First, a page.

Many companies assume that insourcing a contingent workforce management program is a simple way to cut costs. After all, a mature program has gone through any necessary growing pains and all of the benefits of working with an managed service provider (MSP) have been realized, so their fees seem too high for the services they offer. On the surface, it seems simple for an internal department to take over a contingent workforce management program and keep it running smoothly. However, this transition will bring on a great deal of change within an organization.
When a program is insourced, there tends to be a greater expectation of the new program coordinators, who must provide the same — or better — level of service as the MSP. This is challenging for an internal department that is focused on different goals than an MSP. Where an MSP is seeking opportunities to grow the amount of spend that is flowing through the program, and provides a level of service to encourage additional investment — and internal team will be focused more on program maintenance.
A common assumption is that the service levels of the MSP will be easy to maintain, because the program is well established and all of the potential issues have been addressed. All of the challenges that come with going from a manual to an automated process, from implementing a program where previously there was none, and from creating a formal methodology have been overcome — so maintaining the program from here on out will be easy. Not necessarily — a lot of companies don’t realize the amount of behind-the-scenes work that is being done by their MSP and what it takes for an internal department to step in and maintain the existing level of service.
An MSP also offers a high level of experience and knowledge that comes from years of working with clients of different sizes across various industries. They have developed a collective intelligence from addressing different needs and facing unique challenges, and this is something that will take time for an internal team to build. An MSP also offers access to supplemental departments, such as contract management and payroll solutions.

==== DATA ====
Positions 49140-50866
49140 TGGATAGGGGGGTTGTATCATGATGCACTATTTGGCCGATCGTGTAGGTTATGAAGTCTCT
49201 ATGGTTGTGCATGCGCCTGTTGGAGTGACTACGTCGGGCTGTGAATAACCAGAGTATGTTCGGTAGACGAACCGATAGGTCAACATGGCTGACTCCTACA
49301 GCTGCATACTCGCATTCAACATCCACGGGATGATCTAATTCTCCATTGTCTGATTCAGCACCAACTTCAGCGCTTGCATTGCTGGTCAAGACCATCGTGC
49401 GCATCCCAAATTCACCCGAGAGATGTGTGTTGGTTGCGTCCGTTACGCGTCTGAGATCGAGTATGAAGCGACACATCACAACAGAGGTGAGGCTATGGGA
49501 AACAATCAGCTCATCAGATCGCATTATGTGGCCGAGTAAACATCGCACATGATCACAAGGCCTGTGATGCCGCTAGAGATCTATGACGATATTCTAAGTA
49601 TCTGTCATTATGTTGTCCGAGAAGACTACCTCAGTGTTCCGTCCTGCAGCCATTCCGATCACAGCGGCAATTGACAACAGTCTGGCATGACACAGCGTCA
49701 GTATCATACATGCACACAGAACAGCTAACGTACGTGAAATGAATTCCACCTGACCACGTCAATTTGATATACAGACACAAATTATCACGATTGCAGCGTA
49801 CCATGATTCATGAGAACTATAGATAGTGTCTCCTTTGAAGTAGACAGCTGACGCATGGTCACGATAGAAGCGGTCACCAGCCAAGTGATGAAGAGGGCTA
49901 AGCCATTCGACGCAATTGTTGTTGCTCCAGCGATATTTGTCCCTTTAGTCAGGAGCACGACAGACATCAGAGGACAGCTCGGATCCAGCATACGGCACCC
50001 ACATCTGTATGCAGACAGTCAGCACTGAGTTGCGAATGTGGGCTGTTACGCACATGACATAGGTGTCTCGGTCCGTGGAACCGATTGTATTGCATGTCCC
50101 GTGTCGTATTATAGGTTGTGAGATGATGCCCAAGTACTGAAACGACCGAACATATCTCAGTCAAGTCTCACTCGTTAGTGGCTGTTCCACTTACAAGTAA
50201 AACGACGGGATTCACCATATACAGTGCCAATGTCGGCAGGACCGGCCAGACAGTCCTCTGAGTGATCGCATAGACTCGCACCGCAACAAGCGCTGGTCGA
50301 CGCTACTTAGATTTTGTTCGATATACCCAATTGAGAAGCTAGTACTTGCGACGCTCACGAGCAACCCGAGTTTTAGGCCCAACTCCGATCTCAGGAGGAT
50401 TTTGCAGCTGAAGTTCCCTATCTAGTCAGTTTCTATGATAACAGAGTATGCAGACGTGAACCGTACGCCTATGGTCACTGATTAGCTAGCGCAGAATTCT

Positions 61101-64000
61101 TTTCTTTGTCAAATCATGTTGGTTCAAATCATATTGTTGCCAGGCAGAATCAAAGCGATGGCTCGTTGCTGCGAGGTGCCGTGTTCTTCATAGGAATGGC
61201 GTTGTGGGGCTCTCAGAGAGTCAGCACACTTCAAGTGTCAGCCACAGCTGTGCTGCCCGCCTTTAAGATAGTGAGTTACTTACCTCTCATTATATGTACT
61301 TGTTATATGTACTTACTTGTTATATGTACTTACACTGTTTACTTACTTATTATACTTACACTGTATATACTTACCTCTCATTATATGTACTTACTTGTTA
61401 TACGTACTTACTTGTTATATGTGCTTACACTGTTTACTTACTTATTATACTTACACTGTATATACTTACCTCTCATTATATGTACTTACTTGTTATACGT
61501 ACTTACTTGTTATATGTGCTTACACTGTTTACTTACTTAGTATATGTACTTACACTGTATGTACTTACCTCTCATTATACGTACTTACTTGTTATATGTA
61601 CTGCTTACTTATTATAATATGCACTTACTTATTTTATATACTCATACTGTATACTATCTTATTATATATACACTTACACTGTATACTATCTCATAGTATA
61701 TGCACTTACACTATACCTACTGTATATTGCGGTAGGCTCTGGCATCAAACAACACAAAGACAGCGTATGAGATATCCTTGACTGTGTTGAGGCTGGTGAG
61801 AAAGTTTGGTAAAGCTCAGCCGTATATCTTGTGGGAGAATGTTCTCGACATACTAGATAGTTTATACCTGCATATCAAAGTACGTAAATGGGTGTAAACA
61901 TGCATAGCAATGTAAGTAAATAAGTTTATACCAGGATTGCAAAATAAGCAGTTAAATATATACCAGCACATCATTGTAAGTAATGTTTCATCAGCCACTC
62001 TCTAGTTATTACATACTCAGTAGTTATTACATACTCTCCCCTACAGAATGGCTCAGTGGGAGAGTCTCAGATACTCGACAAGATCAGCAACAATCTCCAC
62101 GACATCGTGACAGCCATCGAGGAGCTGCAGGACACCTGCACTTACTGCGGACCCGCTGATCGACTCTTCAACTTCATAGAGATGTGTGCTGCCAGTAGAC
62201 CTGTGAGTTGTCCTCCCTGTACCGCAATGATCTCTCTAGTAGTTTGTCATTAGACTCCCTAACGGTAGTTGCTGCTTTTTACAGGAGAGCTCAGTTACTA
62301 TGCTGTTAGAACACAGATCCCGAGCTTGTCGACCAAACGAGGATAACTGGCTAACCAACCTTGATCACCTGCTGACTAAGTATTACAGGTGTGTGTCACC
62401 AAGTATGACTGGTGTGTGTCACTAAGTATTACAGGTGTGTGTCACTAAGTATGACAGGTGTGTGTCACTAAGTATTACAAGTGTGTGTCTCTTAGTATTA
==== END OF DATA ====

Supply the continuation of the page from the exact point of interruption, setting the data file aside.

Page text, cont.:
It is also common for organizations to overestimate the potential cost savings — and underestimate the potential business disruptions — that come from insourcing a contingent workforce management program. Any cost savings from eliminating the MSP fees could be significantly offset by increases in other expenses and associated workload. For example, if your MSP was providing payroll services as part of your overall contract, it is likely that these rates will change if the rest of the program is insourced. It might be necessary to renegotiate the contract or even change suppliers to keep these costs low. Taking over transaction support and purchase order coordination will create a great deal of additional work for a smaller internal team, as the group shifts its focus from revenue generation and client service to a non-strategic, back-office role.
The transition can also create a shift in dynamics for internal teams. When an organization outsources their contingent workforce management to an MSP, one department becomes the main point of contact and the company begins to see the program as a specific function of that group. The department — or oftentimes a single representative from the group — becomes the mouthpiece for the entire organization and represents the needs of the entire company. When the MSP is removed, that department takes on all of the responsibility for supporting the program and begins to manage requests from throughout the company. Any issues that come along with the transition can no longer be deflected on an outside organization, so the sponsoring department will start to feel some heat. This also leads to a radical change in the relationships between internal departments, including procurement, IT, HR and the C-suite.
Bringing your contingent workforce management program in-house requires serious consideration of whether your organization can maintain the same level of service — or exceed it — when taking over the program, and if it is possible to do so without radical investments or process changes. If you choose to accept this challenge, a fully integrated VMS becomes critical. A standalone solution cannot provide the backbone for an effectively run program. If you choose to insource your contingent workforce management program, you must have a VMS in place that can support your efforts through deep integration with other key business systems. Your system should integrate with financial systems to support PO creation and change order maintenance, with HR systems to streamline on/off-boarding and provide complete BI and analytics to create a complete picture of operations. A comprehensive implementation can help your team focus on maintaining service levels through collaboration and support, and make the transition from an outsourced program to an insourced one much easier.